I recently saw
a cartoon of a
king telling his counselors: “Gentlemen, these are medieval times, and
they call for medieval ideas.”
That king had the
right idea. We could do with some medieval ideas in our own times.
“Medieval,” of course, remains a popular word of denigration and
even abuse. Since the Enlightenment it has come to mean backward,
reactionary, inhumane, and superstitious. But no scholar now uses the word
this way. In recent decades even the best thinkers of the secular world
have come to recognize the great intellectual achievements of the Middle
Those achievements were founded in common sense, which has been
one of the casualties of modernity. Today we are told that common sense
has been superseded by modern science; hence the quasi-gnostic cult of the
expert and the specialist, to whom common sense must defer.
One of the
basic ideas of medieval political philosophy was that positive law must
conform to the natural law. An unjust law was no law at all. The decay of
this simple principle has opened the way to the most frightful tyrannies,
and also to abuses which, though less alarming at first sight, are no
longer recognized as tyrannical.
In the Middle Ages
the debasement of money was a serious crime. “Clipping” coins was a common
offense because it devalued the king’s currency, cheating not only the
king himself, in principle, but everyone else who used his money as a
medium of exchange and measure of value. It was the medieval version of
Today, in the age
of paper money, it’s the government that does the counterfeiting. When I
was a small boy, my father bought Time
magazine every week
for a dime. Today it costs nearly four dollars — not because the publisher
is greedy, but because the value of a dollar (and a dime) has gradually
Constitution assigns to Congress the power to “coin” money and to
“regulate” its value. This has been perverted into an arbitrary power to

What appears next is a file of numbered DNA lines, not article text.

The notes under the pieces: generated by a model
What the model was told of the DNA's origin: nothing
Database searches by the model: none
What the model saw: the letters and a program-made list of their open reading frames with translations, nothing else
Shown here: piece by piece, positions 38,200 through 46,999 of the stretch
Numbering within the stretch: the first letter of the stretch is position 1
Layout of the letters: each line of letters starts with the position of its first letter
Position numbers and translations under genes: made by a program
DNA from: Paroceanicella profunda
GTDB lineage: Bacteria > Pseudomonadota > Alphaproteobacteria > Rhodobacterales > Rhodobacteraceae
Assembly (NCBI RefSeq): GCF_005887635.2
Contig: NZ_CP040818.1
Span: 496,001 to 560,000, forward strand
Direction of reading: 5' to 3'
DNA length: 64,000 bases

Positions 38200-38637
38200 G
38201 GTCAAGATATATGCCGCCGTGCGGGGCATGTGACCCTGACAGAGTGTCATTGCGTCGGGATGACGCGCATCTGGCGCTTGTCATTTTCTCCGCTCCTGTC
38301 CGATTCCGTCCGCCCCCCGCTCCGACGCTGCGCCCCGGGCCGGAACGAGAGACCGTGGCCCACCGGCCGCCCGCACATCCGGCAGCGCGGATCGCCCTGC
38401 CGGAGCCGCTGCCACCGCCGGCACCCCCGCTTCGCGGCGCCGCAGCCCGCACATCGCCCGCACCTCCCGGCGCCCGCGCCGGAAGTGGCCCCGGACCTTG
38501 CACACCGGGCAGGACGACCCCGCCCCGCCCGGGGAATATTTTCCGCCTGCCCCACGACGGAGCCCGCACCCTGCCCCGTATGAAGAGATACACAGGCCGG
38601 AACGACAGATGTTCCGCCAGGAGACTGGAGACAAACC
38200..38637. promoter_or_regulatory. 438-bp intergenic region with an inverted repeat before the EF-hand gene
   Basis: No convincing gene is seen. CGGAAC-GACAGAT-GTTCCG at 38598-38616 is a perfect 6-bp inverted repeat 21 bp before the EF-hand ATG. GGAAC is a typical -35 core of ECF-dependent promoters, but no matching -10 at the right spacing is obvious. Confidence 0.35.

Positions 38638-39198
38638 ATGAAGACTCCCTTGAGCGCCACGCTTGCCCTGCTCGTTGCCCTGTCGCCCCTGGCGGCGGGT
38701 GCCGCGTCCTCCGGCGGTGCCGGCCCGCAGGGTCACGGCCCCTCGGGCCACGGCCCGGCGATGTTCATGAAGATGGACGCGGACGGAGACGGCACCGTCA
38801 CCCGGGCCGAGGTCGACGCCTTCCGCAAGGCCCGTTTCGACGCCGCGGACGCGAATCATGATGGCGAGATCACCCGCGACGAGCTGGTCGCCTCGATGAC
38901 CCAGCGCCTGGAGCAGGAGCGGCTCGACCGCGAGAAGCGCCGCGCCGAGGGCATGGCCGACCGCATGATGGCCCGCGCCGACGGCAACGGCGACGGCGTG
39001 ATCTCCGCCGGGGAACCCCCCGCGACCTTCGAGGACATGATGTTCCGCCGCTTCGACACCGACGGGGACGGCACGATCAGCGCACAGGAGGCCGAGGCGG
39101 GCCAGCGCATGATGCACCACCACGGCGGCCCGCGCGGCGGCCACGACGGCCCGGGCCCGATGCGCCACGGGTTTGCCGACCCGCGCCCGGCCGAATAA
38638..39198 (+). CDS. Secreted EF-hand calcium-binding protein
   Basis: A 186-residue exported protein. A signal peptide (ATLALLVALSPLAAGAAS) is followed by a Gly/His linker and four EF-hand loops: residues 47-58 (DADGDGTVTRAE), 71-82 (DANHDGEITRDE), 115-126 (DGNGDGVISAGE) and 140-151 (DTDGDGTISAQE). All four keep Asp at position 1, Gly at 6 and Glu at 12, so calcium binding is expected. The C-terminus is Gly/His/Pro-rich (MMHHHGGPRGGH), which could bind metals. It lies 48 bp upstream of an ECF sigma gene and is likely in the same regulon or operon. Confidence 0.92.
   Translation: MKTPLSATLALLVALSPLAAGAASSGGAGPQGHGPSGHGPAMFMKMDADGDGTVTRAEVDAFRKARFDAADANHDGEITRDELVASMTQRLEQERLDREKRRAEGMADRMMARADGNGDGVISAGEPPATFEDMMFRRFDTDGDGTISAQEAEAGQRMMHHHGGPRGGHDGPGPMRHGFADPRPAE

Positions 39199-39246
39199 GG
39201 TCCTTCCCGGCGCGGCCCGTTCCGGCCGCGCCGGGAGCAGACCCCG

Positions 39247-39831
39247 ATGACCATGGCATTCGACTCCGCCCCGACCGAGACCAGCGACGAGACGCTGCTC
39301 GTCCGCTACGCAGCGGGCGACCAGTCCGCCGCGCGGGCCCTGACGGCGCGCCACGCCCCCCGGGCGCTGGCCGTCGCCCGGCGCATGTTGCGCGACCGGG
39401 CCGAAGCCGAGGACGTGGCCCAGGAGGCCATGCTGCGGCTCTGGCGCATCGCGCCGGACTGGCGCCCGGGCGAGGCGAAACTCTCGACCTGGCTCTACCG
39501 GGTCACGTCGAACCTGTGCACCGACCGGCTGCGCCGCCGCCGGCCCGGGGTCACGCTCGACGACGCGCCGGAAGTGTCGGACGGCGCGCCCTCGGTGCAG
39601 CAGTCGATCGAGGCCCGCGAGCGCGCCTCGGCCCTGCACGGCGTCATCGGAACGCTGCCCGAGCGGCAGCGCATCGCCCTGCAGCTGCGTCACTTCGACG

print money and to manipulate its value, via the Federal Reserve System.
We no longer expect the government to meet its traditional responsibility
to stabilize the value of money. A key element of good faith between the
rulers and the ruled has been lost. We are all cheated, and gradually
impoverished, by the state.
Many people have
learned to profit by this in the short run, and we all have to cope with
our long-term losses; but the result is a system of theft. It has come to
seem natural for money to lose its value over time, but it remains highly
unnatural. Nearly all states now practice a complex form of what the
Middle Ages would have called usury, all the worse because we have no
choice about being victimized by it. We are robbed even when we save. Hide
your money under the mattress, and there will be less of it when you take
it out again. Put it into a savings account, and you’ll also pay taxes on
the interest! The Moral
Question Is Ignored
Speaking of taxes,
the state now has a limitless power to take our earnings. The first income
tax, imposed by the Lincoln administration, had a top rate of 5 percent,
applicable only to the very wealthy. At the same time, the depreciating
greenback was also declared “legal tender” — you couldn’t refuse to accept
it. The U.S. Supreme Court soon declared both the tax and the legal tender
law unconstitutional — not only unauthorized by the Constitution, but
contrary to the principles of liberty and honest government.
Sixteenth Amendment restored the income tax, with no upper limit. At first